The Nobel Peace Prize for 2011 has been awarded to three remarkable individuals in a symbolic gesture that will raise the profile of women at work in the peace-building process around the world.
Ellen Johnson Sirleaf, Leymah Gbowee and Tawakkul Karman were named this year's award recipients by the Norwegian Nobel Committee.
The women received the prize due to their "non-violent struggle for the safety of women and for women’s rights to full participation in peace-building work".
Organisers were also quick to point out the personal contribution each of the prize winners had made to improving the rights of women in their countries of origin, as well as internationally.
A statement from officials in Oslo said: "We cannot achieve democracy and lasting peace in the world unless women obtain the same opportunities as men to influence developments at all levels of society."
And while receiving an award of this nature may be a humbling experience the credentials of the women in focus are nothing short of inspiring.
Tawakul Karmen, politician and co-founder of Women Journalists Without Chains, is a human rights activist in Yemen.
Karmen is well known in Yemen for promoting greater press freedom and her advocacy was considered to be highly influential in the pro-democracy demonstrations that took place earlier this year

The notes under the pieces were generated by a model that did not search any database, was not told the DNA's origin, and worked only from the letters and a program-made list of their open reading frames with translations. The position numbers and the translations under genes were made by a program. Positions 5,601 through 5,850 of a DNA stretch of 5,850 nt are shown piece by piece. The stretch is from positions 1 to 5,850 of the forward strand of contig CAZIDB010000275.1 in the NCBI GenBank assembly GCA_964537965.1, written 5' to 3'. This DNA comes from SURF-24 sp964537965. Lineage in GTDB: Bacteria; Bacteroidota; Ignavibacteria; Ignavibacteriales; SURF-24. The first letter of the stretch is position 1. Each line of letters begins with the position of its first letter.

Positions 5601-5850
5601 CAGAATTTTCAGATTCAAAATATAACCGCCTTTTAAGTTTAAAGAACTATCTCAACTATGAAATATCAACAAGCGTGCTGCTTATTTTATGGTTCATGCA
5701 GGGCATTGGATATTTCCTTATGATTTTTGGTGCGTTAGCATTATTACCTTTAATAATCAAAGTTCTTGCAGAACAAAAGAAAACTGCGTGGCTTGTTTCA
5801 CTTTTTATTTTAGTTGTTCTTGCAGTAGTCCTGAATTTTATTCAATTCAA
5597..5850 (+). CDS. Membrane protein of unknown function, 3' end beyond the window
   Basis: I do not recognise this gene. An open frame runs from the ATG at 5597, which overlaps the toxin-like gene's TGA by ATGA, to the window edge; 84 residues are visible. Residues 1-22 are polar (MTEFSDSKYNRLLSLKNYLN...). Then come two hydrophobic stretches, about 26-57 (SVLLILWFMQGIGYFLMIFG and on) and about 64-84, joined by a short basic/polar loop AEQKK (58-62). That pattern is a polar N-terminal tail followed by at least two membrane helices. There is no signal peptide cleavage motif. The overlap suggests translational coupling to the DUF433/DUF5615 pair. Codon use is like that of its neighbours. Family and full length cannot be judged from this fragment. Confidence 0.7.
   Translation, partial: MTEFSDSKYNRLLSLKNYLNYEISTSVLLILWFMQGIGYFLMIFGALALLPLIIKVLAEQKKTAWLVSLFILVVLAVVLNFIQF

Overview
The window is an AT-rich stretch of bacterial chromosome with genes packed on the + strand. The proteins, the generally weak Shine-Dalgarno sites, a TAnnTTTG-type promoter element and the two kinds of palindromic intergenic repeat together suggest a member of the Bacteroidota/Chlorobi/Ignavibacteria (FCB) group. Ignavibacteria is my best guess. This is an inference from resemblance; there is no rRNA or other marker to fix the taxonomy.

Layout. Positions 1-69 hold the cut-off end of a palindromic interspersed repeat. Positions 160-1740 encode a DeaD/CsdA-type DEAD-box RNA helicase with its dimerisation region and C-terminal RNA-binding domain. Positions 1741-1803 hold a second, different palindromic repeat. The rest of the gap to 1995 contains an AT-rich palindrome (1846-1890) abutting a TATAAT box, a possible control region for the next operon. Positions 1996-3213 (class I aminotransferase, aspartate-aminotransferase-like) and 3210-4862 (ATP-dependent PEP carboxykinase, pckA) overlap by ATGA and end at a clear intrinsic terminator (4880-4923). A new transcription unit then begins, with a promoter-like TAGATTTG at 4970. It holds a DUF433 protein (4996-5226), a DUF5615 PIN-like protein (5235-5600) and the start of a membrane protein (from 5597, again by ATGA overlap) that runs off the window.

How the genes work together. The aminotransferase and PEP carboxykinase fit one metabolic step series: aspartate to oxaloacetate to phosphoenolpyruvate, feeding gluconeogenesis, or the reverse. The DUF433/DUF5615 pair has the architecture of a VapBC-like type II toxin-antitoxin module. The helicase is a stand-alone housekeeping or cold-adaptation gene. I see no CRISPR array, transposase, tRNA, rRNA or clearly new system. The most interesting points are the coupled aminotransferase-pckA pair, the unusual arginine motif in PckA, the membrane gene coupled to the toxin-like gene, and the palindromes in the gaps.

Speaking of the cultural changes that are happening in the Arab world, she said: "If you go to the protests now, you will see something you never saw before: hundreds of women. They shout and sing, they even sleep there in tents. This is not just a political revolution, it's a social revolution."
Leymah Gbowee, peace activist, is from central Liberia and grew up during the political dictatorship of Charles Taylor.
An activist for many years, it was her leadership in the 2003 women's peace movement – a series of negotiations that would eventually lead to a ceasefire between warring factions and culminate with the signing of the Accra Peace Accord – that made international headlines.
Ellen Johnson Sirlef, president of Liberia, is the first female head of state in Africa after previously holding high-profile positions at the United Nations and the World Bank.
Johnson Sirlef began her political career in the Liberian government in the early 1970s, after completing studies at Harvard University in America.
However, she was not elected president until 2005 – after the three-year civil war that devastated the country – and her leadership has been pivotal to national rebuilding efforts.